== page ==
Strings are arrays of char whose last element is a null character '\0' with an ASCII value of 0. C has no native string data type, so strings must always be treated as character arrays.


  • Are enclosed in double quotes "string"
  • Are terminated by a null character '\0'
  • Must be manipulated as arrays of characters (treated element by element)
  • May be initialized with a string literal

Creating a String Character Array

Strings are created like any other array of char:

char arrayName [length];

  • length must be one larger than the length of the string to accommodate the terminating null character '\0'
  • A char array with n elements holds strings with n-1 char


How to Initialize a String at Declaration

Character arrays may be initialized with string literals:

char arrayName [] = "Microchip";

  • Array size is not required
  • Size automatically determined by length of string
  • NULL character '\0' is automatically appended


How to Initialize a String in Code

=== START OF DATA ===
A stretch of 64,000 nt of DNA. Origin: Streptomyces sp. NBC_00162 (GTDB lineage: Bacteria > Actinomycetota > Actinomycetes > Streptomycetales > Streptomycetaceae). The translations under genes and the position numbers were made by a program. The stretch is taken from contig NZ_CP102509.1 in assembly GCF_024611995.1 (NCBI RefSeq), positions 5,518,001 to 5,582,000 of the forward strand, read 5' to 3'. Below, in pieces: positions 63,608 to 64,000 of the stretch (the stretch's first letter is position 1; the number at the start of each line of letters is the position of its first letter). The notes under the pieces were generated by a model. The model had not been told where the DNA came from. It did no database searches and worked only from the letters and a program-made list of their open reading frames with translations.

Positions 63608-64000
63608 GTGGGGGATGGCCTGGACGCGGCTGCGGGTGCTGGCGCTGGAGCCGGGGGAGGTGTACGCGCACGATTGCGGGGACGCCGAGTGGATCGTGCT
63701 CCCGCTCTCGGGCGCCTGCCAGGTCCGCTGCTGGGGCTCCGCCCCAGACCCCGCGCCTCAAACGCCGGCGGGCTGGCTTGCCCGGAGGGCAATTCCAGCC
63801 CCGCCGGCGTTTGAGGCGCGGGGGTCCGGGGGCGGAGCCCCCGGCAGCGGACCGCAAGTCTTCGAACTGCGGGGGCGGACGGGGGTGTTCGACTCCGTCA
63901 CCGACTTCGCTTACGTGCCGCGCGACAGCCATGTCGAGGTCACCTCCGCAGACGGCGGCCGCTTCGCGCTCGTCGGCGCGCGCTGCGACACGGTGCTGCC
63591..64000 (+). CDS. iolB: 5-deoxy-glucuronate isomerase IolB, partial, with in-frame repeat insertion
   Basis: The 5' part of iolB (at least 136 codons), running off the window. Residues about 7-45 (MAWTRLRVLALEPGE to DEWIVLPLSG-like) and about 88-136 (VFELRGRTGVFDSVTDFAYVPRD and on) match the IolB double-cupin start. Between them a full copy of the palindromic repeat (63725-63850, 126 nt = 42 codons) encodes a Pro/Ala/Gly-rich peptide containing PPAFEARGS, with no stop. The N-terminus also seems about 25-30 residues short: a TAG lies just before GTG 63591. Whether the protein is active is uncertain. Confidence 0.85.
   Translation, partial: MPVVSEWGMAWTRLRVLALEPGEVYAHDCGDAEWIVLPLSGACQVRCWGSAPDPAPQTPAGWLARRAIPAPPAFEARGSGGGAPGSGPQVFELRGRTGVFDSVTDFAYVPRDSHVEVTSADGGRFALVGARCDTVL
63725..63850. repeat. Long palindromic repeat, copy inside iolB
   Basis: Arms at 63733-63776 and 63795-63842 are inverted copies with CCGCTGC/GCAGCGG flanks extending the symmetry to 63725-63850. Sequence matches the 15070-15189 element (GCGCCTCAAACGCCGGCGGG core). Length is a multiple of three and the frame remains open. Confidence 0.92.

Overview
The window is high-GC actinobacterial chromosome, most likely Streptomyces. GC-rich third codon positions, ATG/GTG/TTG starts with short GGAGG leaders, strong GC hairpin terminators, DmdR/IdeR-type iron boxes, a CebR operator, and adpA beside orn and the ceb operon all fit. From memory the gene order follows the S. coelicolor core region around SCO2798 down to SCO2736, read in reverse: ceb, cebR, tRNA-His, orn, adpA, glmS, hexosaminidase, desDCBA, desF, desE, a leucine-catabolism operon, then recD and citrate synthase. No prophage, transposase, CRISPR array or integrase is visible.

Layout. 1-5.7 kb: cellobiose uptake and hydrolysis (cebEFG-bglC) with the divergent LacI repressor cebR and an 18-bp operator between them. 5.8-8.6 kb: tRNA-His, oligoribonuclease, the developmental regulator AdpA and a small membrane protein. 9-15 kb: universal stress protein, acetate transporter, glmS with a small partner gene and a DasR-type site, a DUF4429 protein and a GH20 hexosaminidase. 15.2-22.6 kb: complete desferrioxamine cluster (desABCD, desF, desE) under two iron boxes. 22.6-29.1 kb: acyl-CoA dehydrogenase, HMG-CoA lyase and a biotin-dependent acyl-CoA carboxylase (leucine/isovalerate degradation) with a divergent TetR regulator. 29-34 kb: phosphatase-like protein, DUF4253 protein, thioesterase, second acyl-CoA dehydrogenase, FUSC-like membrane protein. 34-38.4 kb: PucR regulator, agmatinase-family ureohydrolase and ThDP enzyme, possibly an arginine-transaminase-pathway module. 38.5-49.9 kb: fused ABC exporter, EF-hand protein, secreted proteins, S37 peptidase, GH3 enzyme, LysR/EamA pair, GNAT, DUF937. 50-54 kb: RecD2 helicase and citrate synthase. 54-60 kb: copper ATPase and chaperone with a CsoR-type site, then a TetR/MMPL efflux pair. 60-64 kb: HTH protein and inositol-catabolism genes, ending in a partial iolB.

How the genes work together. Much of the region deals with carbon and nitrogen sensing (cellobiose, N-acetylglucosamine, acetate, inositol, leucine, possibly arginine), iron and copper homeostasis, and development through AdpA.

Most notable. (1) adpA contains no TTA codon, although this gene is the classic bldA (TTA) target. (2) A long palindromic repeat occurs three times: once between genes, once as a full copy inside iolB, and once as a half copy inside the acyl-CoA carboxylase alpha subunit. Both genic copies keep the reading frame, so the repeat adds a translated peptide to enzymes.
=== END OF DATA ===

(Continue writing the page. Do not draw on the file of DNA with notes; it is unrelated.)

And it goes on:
arrayName [0] = char1;
arrayName [1] = char2;
arrayName [n] = '\0';

  • Null character '\0' must be appended manually


Comparing Strings

  • Strings may not be compared as ordinary variables: We cannot do if( str1 == str2) the way we do if (x == y).
  • To compare two strings, it is necessary to compare them character by character.
  • C provides string comparison/manipulation functions as part of the standard C library.
  • When using strcmp() to compare two strings, it returns 0 (FALSE) when they match – so its logic must be inverted when used as a conditional expression


1. Create a character array and initialize it with the string literal "Hello".
2. Test to see if the string contained in the character array str matches the string literal "Hello". Note that strcmp() may compare two array variables or compare with a string literal as we did here. e.g. strcmp(str1, str2) or strcmp(str1, "This string"). The strcmp() function will return 0 if the strings match, it will return < 0 if the first string is less than the second and it will return > 0 if the first string is greater than the second string.
3. If the strings match, print out the message including the value of str.

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